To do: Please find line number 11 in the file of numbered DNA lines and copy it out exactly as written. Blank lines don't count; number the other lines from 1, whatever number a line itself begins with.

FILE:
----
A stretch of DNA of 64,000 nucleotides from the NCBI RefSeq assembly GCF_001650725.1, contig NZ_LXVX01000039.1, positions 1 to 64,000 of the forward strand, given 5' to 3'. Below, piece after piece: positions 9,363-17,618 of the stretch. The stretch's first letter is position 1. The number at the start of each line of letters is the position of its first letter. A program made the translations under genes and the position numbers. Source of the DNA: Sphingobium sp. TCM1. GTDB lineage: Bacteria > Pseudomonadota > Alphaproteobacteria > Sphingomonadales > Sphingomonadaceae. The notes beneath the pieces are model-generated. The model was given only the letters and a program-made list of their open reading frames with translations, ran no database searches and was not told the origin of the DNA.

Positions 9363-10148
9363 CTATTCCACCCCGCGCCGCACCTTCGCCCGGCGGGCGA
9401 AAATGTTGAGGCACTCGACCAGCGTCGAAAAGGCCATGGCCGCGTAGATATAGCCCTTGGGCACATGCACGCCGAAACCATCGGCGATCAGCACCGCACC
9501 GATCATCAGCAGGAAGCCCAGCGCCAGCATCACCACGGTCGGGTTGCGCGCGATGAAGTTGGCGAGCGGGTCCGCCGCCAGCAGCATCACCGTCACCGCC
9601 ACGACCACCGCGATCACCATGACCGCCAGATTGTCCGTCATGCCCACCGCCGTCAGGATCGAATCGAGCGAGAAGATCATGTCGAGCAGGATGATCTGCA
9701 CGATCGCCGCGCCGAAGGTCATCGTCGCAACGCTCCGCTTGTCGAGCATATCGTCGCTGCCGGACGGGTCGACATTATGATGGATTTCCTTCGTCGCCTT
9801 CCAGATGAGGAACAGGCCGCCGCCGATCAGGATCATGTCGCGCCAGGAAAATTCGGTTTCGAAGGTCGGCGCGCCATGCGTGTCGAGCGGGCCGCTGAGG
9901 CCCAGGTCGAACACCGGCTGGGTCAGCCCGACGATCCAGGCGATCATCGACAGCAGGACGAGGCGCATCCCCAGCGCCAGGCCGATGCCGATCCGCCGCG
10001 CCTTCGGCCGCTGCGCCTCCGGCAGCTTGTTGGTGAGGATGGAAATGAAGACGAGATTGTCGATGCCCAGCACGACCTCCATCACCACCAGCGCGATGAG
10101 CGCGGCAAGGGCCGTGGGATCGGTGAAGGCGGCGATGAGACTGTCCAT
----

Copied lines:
10101 CGCGGCAAGGGCCGTGGGATCGGTGAAGGCGGCGATGAGACTGTCCAT